I honestly believe that two transactions got us to today. The first one is not re-signing Ben Wallace. He went to Chicago for 4 years and roughly $60 million. I’m not sure what the Pistons’ salary cap situation was at that point in time, but under the CBA they could have gone over the cap to match that. Nazr wouldn’t have been signed, CWebb (although I liked watching him play in Detroit) wouldn’t have been signed, and Kwame Brown wouldn’t have been signed. Billups and McDyess probably would have still been extended in 2007. The second one is making the trade for A.I. Had that not been made, Rip would have never been given his massive deal to calm the waters. Gordon and Villanueva would have never been signed. Stuckey would have been coming off the bench.
       
      Ben’s production dropped off over the course of the contract that the Bulls gave him, but he played in Detroit for 2 more seasons after the terms of that contract were over anyways. He was never spectacular in the point production area anyways. We all saw what he gave us at the age of 36, 37 years old. Billups production has really only died off this year. If I’m correct his deal would have been up 2 seasons or so ago. In terms of the money, Ben’s deal from Chicago had the money front loaded and Billups was back loaded – one would have been declining as the other was getting a raise. I’m not saying they would have been kept the entire phase of their contracts, but if they stayed a few more years, would we have more banners in the rafters? Joe has expressed before that he wasn’t happy with how the Bad Boys were disbanded and that he was going to be proactive in rebuilding (while attempting to stay competitive – yeah, that didn’t happen). There is, however, a reason why the Spurs have remained so go for so long – very little roster turnover (albeit with great players) and consistency in the head coach position.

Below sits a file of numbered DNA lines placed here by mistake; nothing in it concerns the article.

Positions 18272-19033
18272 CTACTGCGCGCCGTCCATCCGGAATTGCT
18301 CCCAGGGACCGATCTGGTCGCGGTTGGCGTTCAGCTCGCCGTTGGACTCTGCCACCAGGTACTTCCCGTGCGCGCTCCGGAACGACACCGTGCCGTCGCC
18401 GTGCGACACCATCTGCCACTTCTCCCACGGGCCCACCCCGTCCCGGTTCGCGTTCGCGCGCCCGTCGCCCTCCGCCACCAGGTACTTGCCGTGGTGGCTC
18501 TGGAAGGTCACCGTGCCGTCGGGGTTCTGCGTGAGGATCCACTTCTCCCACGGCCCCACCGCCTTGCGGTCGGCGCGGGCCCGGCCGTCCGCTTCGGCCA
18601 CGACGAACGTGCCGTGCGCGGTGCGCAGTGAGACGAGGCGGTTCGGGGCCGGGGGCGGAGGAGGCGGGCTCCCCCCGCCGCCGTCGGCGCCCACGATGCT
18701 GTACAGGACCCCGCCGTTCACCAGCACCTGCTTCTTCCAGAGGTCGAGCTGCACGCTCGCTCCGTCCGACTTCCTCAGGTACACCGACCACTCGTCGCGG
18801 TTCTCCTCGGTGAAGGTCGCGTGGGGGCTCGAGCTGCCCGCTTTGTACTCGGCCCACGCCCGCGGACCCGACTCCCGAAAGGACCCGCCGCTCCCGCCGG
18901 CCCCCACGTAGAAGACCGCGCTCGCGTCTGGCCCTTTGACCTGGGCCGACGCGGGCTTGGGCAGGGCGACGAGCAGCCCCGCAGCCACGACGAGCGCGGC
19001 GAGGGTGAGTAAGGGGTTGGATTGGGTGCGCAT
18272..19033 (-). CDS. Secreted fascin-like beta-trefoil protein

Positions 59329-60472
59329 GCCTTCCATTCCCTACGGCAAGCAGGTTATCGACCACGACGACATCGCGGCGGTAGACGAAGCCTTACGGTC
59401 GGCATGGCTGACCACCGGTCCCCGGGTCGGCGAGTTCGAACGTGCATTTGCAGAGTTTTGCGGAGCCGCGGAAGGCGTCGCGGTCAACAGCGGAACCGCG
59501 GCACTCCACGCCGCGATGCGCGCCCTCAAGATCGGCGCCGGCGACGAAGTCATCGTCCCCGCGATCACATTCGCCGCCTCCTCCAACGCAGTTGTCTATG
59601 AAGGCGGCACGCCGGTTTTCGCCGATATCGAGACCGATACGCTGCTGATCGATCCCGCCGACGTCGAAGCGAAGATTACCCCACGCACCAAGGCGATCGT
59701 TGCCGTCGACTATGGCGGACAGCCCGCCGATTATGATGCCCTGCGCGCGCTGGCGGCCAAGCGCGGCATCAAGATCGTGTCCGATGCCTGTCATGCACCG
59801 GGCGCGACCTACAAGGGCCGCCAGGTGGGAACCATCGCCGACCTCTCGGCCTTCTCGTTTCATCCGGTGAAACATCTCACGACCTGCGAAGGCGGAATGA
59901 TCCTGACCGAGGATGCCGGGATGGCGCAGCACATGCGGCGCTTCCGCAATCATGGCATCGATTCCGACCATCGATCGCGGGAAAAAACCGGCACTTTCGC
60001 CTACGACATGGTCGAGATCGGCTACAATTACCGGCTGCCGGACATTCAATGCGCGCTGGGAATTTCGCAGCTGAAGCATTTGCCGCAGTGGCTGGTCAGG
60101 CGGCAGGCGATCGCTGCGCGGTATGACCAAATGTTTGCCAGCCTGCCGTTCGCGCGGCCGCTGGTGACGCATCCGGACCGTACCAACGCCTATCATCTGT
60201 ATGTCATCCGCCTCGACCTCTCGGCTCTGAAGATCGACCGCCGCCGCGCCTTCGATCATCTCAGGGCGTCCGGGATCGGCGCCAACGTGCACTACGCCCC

• Apr 26, 20139:15 am
        by tarsier

        Reply

        Wallace was not worth $15M/yr at that point. Over the life of that contract, C-Webb was a better player anyway. The Pistons fell apart in the playoffs because they stopped playing Saunders gameplan. They didn’t care about the regular season, so they were willing to listen to him then and that was the best they ever played.

        • Apr 26, 20139:43 am
          by G

          Reply

          The Pistons lost their identity when they lost Ben Wallace. I agree, the $15M a year was WAY too much for a one-way center on the decline. He shot 27% FT’s in the playoffs his last year before Detroit let him go, and I think his lack of offense & declining defense was a big reason why they got knocked off by Miami (8-24 FT’s, 9.5 rebs, 0.7 bpg in the series).